The sanctions on Iran were re-imposed by the Trump administration after its withdrawal from the 2015 Nuclear Deal that restricted Iran from developing a nuclear arsenal.

A military escalation between the US and Iran would create a difficult position for the country as it would require to chose sides, causing a possible stalemate of its airline operations over Iran’s airspace. Qatari Foreign Minister Mohammed bin Abdulrahman al-Thani in an interview on Wednesday stated that while the US had no intention to wage war on the Persian state, it was also adamant on continuing severe sanctions on the country as a means to bring it to the negotiation table. He, however, asserted that Qatar was to continue its efforts to mediate between the two countries despite the stalemate. “We cannot afford any war between our ally and our neighbor,” he said during the interview.

Iran on the other hand remains chaffed by crippling US embargoes that has restricted the international community from trading with the Persian country, particularly for its oil exports. The sanctions on Iran were re-imposed by the Trump administration after its withdrawal from the 2015 Nuclear Deal that restricted Iran from developing a nuclear arsenal. Most Middle Eastern states, including Israel, Saudi Arabia and the UAE, had reservations over certain clauses of the deal that was initially finalized by the Obama Administration as it allowed Iran to resume enrichment after 2031.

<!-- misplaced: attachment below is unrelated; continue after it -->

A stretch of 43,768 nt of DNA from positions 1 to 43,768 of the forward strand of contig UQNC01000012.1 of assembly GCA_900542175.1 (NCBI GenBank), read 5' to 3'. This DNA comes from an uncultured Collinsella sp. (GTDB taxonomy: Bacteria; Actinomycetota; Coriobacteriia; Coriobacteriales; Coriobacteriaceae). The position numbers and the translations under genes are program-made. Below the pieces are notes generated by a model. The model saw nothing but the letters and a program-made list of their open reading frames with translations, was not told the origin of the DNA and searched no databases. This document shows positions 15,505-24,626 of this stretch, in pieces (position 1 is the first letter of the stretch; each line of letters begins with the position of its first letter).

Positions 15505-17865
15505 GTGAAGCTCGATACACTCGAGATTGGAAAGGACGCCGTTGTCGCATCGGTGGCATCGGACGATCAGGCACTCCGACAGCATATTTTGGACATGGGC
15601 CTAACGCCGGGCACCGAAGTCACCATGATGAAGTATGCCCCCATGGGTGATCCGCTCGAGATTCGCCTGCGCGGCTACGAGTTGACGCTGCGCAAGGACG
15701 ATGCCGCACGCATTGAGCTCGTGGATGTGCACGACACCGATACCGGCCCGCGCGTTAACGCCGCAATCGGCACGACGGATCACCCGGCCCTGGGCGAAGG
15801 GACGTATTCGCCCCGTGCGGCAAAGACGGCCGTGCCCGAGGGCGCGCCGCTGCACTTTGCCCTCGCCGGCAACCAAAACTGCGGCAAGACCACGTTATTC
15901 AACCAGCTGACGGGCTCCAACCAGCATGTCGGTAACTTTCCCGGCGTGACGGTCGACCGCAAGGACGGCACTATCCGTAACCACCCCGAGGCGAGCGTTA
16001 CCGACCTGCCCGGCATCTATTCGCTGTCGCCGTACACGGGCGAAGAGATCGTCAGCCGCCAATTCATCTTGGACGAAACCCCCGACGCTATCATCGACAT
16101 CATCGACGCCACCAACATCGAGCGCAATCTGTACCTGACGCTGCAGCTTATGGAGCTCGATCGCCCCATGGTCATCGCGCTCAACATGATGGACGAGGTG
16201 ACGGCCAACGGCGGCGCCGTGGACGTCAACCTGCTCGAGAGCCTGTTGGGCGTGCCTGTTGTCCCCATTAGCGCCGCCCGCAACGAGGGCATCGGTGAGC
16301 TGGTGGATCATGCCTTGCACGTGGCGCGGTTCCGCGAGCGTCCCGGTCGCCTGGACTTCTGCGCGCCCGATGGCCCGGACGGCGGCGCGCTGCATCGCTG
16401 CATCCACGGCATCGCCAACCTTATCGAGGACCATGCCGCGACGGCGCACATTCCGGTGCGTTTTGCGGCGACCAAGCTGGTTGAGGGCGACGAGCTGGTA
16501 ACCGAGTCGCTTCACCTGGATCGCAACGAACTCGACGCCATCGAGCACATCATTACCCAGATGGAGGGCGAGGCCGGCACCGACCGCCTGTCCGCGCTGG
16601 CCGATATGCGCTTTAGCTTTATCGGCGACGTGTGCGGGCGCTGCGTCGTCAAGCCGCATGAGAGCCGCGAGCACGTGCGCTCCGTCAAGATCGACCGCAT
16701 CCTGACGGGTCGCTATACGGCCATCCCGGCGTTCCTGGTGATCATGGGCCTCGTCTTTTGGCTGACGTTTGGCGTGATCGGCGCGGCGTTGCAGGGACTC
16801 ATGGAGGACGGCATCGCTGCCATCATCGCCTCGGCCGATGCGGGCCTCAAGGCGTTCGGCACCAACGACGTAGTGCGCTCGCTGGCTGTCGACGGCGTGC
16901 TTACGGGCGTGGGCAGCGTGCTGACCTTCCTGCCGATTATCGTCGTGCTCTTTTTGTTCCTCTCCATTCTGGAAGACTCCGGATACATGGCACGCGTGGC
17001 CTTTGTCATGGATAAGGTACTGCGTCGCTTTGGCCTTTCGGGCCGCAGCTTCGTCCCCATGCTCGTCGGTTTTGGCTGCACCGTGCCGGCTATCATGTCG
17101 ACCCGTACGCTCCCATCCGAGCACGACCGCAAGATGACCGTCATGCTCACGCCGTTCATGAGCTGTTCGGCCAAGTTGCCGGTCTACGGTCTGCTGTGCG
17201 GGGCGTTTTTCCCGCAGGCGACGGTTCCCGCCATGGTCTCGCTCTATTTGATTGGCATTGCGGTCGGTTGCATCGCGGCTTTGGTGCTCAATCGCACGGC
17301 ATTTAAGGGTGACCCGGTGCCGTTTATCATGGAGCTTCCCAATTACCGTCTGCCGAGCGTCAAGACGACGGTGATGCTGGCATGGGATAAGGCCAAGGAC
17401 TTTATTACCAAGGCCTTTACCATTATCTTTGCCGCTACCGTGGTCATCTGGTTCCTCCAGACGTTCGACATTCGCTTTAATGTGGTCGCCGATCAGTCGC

Read more: First senior official meeting held to strengthen EU-Qatar bilateral ties

Amid fears of military escalation and further sanctions on the country, Iran has warned to exceed its uranium enrichment limitation beyond 3.67 percent in case of E3+2 (Germany, France and Britain + Russia and China) – parties that failed to negotiate relief from the US sanctions.